Of vandals, thorns and blooms

Do you remember vile scrubs hacked away at the Holy Thorn Tree in Glastonbury, England?

I found in The Mail a story that the Thorn Tree is blooming.

Bud by bud.

About Fr. John Zuhlsdorf

Fr. Z is the guy who runs this blog. o{]:¬)
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  1. priests wife says:

    This is weird…I dreamt about this tree last night.

    Can’t they put a fence around it to protect it? Lesser trees like our local ‘great fig’ have more protection.

  2. AnAmericanMother says:

    Not blooming yet, but budding out – one or more leaf buds have appeared near the top of the trunk.

    As I noted on the original thread, hawthorn is frequently “pollarded” i.e. cut back severely in order to encourage the growth of numerous young shoots at the site of the pruning. It should recover quite nicely. Budding out early in the spring is right on schedule. By fall it should have a tight cluster of new shoots at the top and maybe a few lower down.

    It will permanently change the tree’s silhouette but at this point it’s unlikely to die.

  3. Ellen says:

    Good news. I hope it’s a harbinger of a renewal of faith in Great Britain.

  4. Tim Ferguson says:

    dying, yet behold we live! Here’s hoping it’s a portent of a revivification of the Faith in Mary’s Dowry

  5. Laurinda1230 says:

    Beautiful, glad to know it buds/blooms/grows to renew our hope!

  6. Maria says:

    Hi Friends,

    I have to admit that I personally do not particularly believe in the authenticity of the story behind the tree, but at the same time, I know some very gentle and kind folk who do, and who am I to argue the point – I could be wrong couldn’t I.

    I am glad however that this tree is sprouting and it shows if nothing else that Gods creativity is far superior to mans’ destructive spitefulness.

    Glory to God!

  7. Rob Cartusciello says:

    Succisa Virescit
    “Cut down, it grows back stronger”
    Motto of the Benedictine monastery of Monte Cassino

  8. The Cobbler says:

    Bud by bud!


  9. Re: protection — As with English holy wells, I believe you’re supposed to be able to tie ribbons or rags onto the tree as a symbol of the prayer you’ve said there to the Lord, or as thanks for favors received. So it’s a bit hard to follow the traditional devotions if you can’t actually reach the tree, although the hoop seems to be some sort of compromise.

  10. frdanbecker says:

    Meanwhile, a group of Irish priests are whining about the proposed blooming of this tree.

  11. amenamen says:

    @ “Meanwhile, a group of Irish priests are whining about the proposed blooming of this tree.”

    Or maybe we should ask: where were those Irish priests on the night that the tree was cut down?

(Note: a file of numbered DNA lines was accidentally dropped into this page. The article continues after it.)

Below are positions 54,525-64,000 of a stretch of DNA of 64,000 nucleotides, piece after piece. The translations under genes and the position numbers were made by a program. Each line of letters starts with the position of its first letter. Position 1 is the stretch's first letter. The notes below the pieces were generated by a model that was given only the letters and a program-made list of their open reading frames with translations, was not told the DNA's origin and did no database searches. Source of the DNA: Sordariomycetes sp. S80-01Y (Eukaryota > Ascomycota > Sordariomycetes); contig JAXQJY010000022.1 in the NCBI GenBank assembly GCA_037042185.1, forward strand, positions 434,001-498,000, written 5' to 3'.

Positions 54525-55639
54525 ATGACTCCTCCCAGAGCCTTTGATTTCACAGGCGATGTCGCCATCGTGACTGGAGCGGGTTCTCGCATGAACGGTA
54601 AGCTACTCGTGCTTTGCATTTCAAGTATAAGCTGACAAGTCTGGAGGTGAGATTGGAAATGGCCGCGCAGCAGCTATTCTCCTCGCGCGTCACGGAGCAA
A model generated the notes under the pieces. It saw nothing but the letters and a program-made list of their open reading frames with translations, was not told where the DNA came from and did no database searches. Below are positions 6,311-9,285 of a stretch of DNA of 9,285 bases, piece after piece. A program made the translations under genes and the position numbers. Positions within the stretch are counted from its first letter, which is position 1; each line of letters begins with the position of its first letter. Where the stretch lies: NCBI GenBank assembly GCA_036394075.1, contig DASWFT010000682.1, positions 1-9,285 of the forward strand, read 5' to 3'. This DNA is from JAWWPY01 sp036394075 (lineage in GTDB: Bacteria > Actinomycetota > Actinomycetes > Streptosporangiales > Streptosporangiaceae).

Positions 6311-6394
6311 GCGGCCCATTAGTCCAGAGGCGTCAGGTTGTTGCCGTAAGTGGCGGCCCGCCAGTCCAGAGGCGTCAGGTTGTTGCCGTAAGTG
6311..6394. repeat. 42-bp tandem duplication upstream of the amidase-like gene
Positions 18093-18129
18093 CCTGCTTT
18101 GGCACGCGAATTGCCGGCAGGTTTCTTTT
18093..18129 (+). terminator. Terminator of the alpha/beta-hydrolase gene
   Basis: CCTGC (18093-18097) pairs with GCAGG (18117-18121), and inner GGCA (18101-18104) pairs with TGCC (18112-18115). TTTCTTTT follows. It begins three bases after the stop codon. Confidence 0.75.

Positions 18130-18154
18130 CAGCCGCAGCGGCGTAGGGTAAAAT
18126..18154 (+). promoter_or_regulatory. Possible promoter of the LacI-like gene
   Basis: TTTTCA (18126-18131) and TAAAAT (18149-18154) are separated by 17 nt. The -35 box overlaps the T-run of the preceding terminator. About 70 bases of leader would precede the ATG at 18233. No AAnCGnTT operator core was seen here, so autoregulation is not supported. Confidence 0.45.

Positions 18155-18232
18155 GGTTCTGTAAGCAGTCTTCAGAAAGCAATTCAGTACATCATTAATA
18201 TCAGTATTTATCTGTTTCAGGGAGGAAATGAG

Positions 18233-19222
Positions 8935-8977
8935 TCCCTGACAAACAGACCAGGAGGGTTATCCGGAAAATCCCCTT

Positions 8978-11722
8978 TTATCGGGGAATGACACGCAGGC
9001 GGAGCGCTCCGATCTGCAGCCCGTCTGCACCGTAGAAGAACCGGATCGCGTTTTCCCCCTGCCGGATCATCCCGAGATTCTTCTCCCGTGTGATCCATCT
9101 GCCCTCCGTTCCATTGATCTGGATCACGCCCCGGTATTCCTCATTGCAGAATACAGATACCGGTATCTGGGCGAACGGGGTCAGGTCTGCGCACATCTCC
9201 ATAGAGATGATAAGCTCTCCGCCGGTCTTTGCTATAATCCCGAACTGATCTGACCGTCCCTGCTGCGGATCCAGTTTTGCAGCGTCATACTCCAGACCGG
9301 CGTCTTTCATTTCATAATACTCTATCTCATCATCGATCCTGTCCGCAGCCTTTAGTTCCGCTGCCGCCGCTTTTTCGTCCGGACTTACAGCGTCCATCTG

12. the_ox says:

    Read deeper in the story and you will find something that darkens it;

    …The council enlisted the help of Peter Frearson, a self-titled pagan wizard who happens to run his own horticultural business.. nicknamed the Garden Wizard, had other ideas to ensure the tree’s revival.

  13. ghlad says:

    Yeah, the additional bit about the pagan “Garden Wizard” is horrendously stupid… however, let’s hope that the city of Glastonbury merely hired a horticulturalist, and that the journalist who wrote this story found out about the pagan wizardry afterward and just decided (out of bad taste) to include it as a major focus of the story.

    I’m not familiar enough with the tree to know who maintains it… hopefully it’s the city and not the local Chancery who employs the pagan wizardry into their service.

    (I did laugh at how the Garden Wizard seemed to scoff at the “positive energies” and hand-holding bits.)

  14. sejoga says:

    Concerning the wizard thing, it does actually sound like the man was chosen because he actually knew something about taking care of the tree, and he just happens also to be a self-proclaimed pagan wizard.

    At the very least, it’s clear that however much he may or may not have approved of the circling around the tree to give it “positive energies”, he knew that it wasn’t going to do any better than a more scientific approach to healing the tree.

    It doesn’t much bother me what he believes, since he appears to be approaching the issue from a rational standpoint.

  15. AnAmericanMother says:

    I guess a self-ordained pagan showing up was inevitable, since the various groups of Wiccans and what not revere Glastonbury for their own reasons, mostly associated with ley lines and misunderstandings of Arthurian legends . . . . [ you have to imagine the eye-roll here ]

    But it sounds like he applied good common sense and sound horticultural principles, so good on him. Maybe he’ll convert.

  16. I have to wonder how the neopagans deal with the obvious Christian elements to the Arthurian legends.

    But then, if references for Celtic mythology can bang on about pre-Christian versions of the Breton legend of Dahut and the fall of Ker Ys (which first appears in a life of the obscure Saint Guenole/Winwaloe/Winwallus/etc., over 1000 years after the Christianization of the area!)…

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